HOVER LIKE A SHARK <br>Players hover above, before diving down to assist other players in scoring a goal.

Photo By Christine LaPado

I spent a good amount of time under water as the players strategically took their turns hovering on the surface before diving to the bottom of the pool to help their team guide the orange, rubber-coated puck into the goal with a skillfully executed pass of several feet or more (10 to 15 feet being world-class passing).

It’s all about lungpower—no scuba gear allowed. And although the sport is very physically demanding, unlike ice hockey there’s no thrashing other players.

Poolside, two of the team’s players, local real estate agent Steve Lotti and Orland schoolteacher Marcy Snedeker (who wasn’t playing that evening because of a headache), briefed me on some of their teammates.

Lotti pointed out 6-foot-6 Forest Service employee Bruce Smith, who has played underwater hockey for nine years, propelling himself across the top of the water, waiting for his turn to swoop down on a play.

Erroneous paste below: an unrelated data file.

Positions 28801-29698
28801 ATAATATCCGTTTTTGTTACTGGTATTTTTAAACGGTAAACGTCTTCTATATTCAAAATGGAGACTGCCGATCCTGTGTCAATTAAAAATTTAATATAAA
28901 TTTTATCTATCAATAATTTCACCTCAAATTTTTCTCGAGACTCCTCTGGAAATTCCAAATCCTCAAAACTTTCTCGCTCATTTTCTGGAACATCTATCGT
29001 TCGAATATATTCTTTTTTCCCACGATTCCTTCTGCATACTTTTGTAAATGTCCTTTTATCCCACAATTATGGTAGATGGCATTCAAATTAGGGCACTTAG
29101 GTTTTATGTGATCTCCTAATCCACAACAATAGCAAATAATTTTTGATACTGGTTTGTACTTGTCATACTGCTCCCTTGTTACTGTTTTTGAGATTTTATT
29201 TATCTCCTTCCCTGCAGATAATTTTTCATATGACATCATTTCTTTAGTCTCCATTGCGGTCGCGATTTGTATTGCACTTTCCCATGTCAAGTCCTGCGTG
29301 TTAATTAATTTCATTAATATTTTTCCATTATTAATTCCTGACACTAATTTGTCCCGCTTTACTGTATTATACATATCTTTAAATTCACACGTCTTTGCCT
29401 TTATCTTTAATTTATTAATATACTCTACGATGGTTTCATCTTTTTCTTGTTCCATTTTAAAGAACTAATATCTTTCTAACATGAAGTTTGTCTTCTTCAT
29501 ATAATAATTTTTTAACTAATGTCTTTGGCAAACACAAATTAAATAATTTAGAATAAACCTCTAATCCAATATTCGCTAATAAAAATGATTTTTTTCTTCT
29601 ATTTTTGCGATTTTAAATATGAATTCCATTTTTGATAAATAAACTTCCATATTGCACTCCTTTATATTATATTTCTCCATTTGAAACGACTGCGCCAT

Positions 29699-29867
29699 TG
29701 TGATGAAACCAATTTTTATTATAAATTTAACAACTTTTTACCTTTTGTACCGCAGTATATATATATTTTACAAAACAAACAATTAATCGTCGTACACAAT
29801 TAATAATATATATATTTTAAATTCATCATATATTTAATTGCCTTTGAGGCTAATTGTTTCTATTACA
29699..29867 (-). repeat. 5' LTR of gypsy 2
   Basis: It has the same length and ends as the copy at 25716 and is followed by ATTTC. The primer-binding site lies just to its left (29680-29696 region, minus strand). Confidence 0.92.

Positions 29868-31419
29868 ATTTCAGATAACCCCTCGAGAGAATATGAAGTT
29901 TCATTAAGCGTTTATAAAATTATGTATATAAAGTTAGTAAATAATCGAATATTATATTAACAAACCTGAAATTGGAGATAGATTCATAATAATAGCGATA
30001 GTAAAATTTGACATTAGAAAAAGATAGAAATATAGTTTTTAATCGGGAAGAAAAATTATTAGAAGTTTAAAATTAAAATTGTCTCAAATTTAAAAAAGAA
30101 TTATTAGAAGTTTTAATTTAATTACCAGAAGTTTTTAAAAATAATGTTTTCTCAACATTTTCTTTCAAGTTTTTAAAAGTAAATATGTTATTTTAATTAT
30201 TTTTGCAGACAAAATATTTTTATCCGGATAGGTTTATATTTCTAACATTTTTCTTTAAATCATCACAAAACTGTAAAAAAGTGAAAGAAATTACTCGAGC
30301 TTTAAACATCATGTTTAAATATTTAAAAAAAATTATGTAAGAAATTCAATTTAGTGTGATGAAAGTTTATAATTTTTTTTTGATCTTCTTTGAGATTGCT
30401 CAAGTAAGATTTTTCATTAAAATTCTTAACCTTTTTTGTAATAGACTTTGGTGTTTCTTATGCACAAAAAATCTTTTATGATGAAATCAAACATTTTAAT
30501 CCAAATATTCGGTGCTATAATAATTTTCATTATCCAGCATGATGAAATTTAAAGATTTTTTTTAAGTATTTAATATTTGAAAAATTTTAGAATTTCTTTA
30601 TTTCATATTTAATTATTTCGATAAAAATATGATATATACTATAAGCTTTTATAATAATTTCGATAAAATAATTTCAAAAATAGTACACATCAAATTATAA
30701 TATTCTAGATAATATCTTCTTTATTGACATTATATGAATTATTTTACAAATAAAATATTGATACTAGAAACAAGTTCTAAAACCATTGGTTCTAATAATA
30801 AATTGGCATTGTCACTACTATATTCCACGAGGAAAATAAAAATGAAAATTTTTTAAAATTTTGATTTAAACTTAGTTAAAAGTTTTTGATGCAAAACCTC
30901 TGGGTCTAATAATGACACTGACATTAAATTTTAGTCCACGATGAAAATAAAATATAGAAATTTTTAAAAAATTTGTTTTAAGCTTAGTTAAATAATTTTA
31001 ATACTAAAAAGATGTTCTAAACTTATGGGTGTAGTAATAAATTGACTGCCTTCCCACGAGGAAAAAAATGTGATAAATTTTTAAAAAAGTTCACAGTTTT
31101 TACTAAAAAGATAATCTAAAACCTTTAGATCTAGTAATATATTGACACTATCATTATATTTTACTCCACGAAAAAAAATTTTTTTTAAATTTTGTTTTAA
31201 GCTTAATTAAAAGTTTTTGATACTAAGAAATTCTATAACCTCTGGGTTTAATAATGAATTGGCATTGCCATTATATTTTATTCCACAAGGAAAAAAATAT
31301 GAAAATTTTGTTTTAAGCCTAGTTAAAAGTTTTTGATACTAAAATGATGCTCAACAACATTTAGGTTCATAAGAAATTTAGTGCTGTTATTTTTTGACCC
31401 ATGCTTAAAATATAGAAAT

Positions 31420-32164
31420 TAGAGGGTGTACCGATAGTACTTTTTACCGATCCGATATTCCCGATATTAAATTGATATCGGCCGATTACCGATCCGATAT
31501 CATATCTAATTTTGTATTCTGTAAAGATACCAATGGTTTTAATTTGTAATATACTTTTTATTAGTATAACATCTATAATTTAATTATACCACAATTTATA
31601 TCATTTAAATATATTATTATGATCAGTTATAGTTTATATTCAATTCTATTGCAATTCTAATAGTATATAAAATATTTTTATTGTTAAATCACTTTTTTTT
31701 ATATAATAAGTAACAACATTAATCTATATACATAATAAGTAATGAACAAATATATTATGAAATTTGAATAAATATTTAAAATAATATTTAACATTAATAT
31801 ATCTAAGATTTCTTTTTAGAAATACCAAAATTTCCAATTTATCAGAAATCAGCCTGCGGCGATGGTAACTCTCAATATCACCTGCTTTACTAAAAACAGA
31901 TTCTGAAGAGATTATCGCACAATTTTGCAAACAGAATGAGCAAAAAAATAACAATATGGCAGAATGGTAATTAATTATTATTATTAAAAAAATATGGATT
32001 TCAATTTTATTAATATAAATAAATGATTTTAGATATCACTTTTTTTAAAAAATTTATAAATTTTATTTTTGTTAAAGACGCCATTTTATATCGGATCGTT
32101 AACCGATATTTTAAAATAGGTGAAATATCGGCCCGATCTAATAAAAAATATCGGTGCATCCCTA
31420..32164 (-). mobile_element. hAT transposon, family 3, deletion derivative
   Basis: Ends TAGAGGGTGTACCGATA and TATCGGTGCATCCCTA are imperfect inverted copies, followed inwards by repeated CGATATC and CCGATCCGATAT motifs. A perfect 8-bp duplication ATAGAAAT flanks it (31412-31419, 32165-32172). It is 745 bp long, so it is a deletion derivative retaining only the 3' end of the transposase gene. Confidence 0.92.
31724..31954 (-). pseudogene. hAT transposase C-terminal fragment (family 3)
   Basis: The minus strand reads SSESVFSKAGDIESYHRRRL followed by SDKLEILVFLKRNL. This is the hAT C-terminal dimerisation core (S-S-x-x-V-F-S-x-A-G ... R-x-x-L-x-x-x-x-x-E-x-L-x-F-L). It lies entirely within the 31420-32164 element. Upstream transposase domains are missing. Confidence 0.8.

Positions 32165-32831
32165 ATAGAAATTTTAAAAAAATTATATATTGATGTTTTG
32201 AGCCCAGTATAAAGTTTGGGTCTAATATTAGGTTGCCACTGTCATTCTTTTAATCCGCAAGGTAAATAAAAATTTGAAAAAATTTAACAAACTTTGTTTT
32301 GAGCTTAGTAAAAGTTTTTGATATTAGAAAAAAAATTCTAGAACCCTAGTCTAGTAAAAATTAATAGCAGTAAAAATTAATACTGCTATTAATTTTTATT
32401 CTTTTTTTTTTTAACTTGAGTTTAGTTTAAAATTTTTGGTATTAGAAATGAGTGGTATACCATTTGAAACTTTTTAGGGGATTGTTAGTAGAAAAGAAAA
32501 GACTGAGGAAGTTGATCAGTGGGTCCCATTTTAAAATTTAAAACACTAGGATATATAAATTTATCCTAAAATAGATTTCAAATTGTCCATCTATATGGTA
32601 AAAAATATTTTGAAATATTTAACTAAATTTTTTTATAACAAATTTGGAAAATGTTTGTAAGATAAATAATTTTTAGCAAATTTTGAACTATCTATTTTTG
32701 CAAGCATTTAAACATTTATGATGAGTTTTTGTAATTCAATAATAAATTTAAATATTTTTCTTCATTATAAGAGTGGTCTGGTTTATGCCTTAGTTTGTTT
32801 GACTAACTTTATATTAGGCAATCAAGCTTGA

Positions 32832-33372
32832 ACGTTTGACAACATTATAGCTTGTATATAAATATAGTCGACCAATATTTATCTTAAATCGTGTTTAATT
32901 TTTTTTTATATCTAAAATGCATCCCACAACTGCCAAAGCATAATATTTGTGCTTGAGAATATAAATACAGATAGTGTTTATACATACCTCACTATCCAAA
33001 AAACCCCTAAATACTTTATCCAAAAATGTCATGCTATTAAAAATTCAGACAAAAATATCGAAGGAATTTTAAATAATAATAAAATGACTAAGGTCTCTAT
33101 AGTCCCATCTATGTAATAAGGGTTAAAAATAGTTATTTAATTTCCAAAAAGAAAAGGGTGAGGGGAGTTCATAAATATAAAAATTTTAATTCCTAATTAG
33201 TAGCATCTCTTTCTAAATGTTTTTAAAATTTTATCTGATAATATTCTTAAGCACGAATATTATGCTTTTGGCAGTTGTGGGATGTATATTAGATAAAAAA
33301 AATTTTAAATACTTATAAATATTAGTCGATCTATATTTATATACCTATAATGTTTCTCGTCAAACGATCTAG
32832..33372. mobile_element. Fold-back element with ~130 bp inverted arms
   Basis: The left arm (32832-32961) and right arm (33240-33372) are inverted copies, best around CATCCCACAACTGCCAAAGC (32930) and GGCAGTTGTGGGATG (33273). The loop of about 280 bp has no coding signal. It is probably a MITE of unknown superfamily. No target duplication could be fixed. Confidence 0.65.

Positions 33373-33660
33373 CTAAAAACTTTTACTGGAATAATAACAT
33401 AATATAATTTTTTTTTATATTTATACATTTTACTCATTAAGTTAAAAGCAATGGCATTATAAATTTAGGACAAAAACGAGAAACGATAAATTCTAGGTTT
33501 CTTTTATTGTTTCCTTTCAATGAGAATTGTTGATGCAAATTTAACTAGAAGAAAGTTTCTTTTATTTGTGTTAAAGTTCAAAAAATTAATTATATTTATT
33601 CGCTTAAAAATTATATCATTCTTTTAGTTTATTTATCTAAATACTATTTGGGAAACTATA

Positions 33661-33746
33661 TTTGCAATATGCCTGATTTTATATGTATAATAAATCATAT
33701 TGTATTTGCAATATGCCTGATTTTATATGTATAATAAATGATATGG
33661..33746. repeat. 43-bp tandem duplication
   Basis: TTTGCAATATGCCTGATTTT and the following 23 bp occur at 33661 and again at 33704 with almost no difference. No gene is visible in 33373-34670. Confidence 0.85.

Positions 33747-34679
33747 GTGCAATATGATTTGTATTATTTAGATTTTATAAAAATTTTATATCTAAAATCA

“That’s Bruce. He stays under water the longest, and he has a sweeping reach as a defender.” Lotti continued, before motioning to Snedeker, “Marcy here; she’s a fierce competitor.”

GEARING UP <br>Decottignies and teammate Leana Thompson suit up for the competition.

Photo By Christine LaPado

Lotti then motioned to 50-year-old Maura Briseno and Jeff Young, the team’s tireless co-captain who joined shortly after Briseno more than a decade ago.

“And Maura and Jeff, they are ramrodders!”

Briseno, who founded the Chico State underwater hockey program in 1993 after training with medal-winning Bay Area underwater hockey team Club Puck, is an avid abalone diver.